N.J. Muslim fencer at the tipping point of Olympic history

By Barry Carter | The Star-Ledger
Email the author | Follow on Twitter
on February 12, 2016

1 / 6

Ibtihaj Muhammad of of Maplewood qualified for the Olympics and is considered to be the first American Muslim woman to compete in the games wearing a hijab, the scarf that covers her head.


Ibtihaj Muhammad and her family were taking pictures with the fencing trophy she won for a third place finish.

In that moment, it never occurred to her that the win had secured her a spot on the USA Olympic fencing team during the recent qualifier in Athens, Greece.

"I honestly didn't think about it," Muhammad said.

It wasn't until she returned home to Maplewood that she realized something was up. Her cellphone was buzzing with congratulatory text messages. Her Facebook and Twitter pages were filling up with posts, too.

The magnitude of her accomplishment sank in when she read the USA Fencing website. Muhammad, 30, was going to Rio de Janiero – as a top-flight sabre fencer  and she was making history: She is believed to be the first American Muslim woman to compete in the Olympic games wearing a hijab, the head scarf that covers hear hair.

"I feel like it is groundbreaking and I'm really proud to be that person who can be the first, but also provide an image for other minorities to envision themselves in elite sports," Muhammad said.

This nearly happened four years ago, but Muhammad didn't make the cut. However, not making the team didn't shake her confidence.

She had already surprised the fencing world in 2009, wining the U.S. national title. A year before that, she won a bronze medal in the Pan American championships to earn her place on the U.S. women's national team. Heading into the Olympic qualifier for the 2012 games, Muhammad was ranked No. 2 in the United States and 13th in the world.

The experience motivated her to try again, but she was philosophical in  thinking about why she hadn't earned a spot on that team.

"I feel like things that are meant for you are never going to miss you,'' Muhammad said. "That wasn't my Olympic team to make."

This one is.

Muhammad upped her game for the international stage and will compete in team and  individual events. She's ranked No. 2 again in the country, and her world status has improved to No. 7.

"It's surreal that all of that hard work and all of that dreaming finally came to fruition,'' she said.

Agility drills, cross training and breaking down her matches on video were key. She got stronger, faster and more competitive than she has ever been, representing the Peter Westbrook Foundation in New York City and training out of the Fencers Club in New York City.

"She kept getting better and better," said her coach, Akhnaten Spencer-El. "There was absolutely no doubt in my mind that she would be on this team."

The last four years have blown by as fast as Muhammad can strike an opponent on the fencing strip, the space in which  fencers duel.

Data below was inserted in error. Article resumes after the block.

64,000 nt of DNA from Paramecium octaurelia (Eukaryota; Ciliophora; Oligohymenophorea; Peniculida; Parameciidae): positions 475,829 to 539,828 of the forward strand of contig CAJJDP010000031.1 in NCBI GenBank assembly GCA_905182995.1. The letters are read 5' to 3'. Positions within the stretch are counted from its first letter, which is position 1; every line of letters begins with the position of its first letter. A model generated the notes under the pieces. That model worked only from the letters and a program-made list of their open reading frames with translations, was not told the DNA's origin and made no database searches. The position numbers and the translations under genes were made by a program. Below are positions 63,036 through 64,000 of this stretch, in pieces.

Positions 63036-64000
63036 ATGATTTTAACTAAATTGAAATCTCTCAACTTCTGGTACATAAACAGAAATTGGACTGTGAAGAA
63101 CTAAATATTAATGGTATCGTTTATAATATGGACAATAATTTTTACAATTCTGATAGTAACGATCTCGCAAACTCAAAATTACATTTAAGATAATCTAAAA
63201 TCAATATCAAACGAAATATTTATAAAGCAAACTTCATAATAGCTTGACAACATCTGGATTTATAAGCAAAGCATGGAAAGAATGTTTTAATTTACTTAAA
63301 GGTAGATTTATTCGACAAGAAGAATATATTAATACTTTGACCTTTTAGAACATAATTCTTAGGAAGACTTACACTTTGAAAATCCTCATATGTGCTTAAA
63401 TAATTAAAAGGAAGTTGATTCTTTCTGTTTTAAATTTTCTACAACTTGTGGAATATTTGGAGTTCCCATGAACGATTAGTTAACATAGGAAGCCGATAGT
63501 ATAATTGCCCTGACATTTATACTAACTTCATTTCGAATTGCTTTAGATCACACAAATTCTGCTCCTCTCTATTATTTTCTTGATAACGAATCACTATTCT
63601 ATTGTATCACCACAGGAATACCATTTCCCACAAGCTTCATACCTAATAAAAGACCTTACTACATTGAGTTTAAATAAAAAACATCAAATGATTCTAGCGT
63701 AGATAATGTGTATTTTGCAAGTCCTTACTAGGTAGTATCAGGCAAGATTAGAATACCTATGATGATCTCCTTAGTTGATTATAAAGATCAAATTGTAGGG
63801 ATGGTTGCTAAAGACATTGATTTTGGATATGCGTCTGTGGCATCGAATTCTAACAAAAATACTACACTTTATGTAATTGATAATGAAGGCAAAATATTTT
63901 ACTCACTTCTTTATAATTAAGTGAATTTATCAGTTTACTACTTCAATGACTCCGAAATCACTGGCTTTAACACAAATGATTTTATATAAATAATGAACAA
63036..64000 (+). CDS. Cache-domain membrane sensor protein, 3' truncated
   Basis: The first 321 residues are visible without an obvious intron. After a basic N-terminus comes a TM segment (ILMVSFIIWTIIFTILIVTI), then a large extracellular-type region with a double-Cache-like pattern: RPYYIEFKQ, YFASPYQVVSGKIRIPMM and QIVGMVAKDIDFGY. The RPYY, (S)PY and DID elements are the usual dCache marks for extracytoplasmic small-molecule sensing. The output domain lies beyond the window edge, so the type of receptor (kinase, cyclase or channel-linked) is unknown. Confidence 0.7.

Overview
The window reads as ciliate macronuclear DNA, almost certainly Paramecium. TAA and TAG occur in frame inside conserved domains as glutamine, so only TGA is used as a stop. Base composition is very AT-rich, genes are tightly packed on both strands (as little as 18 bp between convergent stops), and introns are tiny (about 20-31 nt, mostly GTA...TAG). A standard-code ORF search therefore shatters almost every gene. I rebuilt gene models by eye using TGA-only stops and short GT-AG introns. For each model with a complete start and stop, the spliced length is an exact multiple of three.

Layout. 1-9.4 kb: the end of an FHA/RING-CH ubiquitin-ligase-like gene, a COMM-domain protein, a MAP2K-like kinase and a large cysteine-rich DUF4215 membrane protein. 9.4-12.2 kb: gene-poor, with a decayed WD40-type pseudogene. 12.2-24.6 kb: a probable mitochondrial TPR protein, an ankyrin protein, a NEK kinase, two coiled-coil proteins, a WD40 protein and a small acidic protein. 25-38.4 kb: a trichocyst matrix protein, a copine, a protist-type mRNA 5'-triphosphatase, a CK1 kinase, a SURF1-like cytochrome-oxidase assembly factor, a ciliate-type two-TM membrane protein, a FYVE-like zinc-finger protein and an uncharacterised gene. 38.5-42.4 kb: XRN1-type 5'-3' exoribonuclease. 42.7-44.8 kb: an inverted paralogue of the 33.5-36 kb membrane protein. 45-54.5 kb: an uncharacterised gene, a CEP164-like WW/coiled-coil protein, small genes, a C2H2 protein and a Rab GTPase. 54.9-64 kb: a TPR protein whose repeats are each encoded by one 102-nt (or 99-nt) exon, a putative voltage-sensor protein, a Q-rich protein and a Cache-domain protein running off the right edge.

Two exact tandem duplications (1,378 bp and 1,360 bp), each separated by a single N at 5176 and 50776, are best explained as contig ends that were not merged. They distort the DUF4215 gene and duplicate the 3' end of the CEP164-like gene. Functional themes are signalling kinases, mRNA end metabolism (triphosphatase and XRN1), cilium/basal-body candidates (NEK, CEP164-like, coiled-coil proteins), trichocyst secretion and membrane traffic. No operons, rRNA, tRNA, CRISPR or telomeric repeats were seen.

Often described as "physical chess,'' Muhammad said fencing is cerebral and tactical, a cat-and-mouse game she enjoys as she tries to outsmart her opponents.

"You almost want to make them believe that you're doing something and you have an alternative plan."

Muhammad had no plan B this time. From behind her fencing mask, she only saw Plan A –the Olympics.

"I felt like she could do it,'' said her father, Shamsiddin Muhammad, a retired Newark cop. "Me and my wife told her, 'Whatever your decision is, we're going to back you.'"

Her mother, Inayah Muhhammad, travels with the team for support when she can, providing the calming arc in an emotionally charged sport.

"They work so hard for this," Inayah Muhammad  said. "They put so much on the line. The ultimate is to make that team and win a medal."

Muhammad's parents have been in her corner, as they have been for their other four children. They're an athletic family, with younger sister, Faizah, following her lead.

The 24-year-old is a saber fencer ranked sixth in the country. If she drops to No. 4, Muhammad said her sister is Rio-bound, too.

"She's been fencing the best that I've ever seen her fence, " Muhammad said.

Both got into fencing at Columbia High School in Maplewood and they even coached the team, with big sister as head coach and little sister as the assistant.  

Fencinga sport where there are very few people of color - has taken Muhammad, a Duke University graduate, over all over the world.

She's talked to young people who know her story and she received a shout-out last week from President Obama at the Islamic Society of Baltimore. 

Now, how cool is that?

It's very cool, given the anti-Islamic climate percolating in the country.

"We're living in a time where bigotry and hate made their way back on the political scene,"  Muhammad said, "and its becoming a norm for people to verbalize their dislike or distrust of minorities, whether that be immigrants or religious minorities like Muslims.''

This young woman, however, is all about progress and empowerment. She even started a clothing line, Louella, which features modest fashions for women.

And then it's back to fencing, and not losing sight of what's important this time around.

Ibtihaj Muhammad is enjoying this Olympic ride. We all should, too.

Do you like this post?

Be the first to comment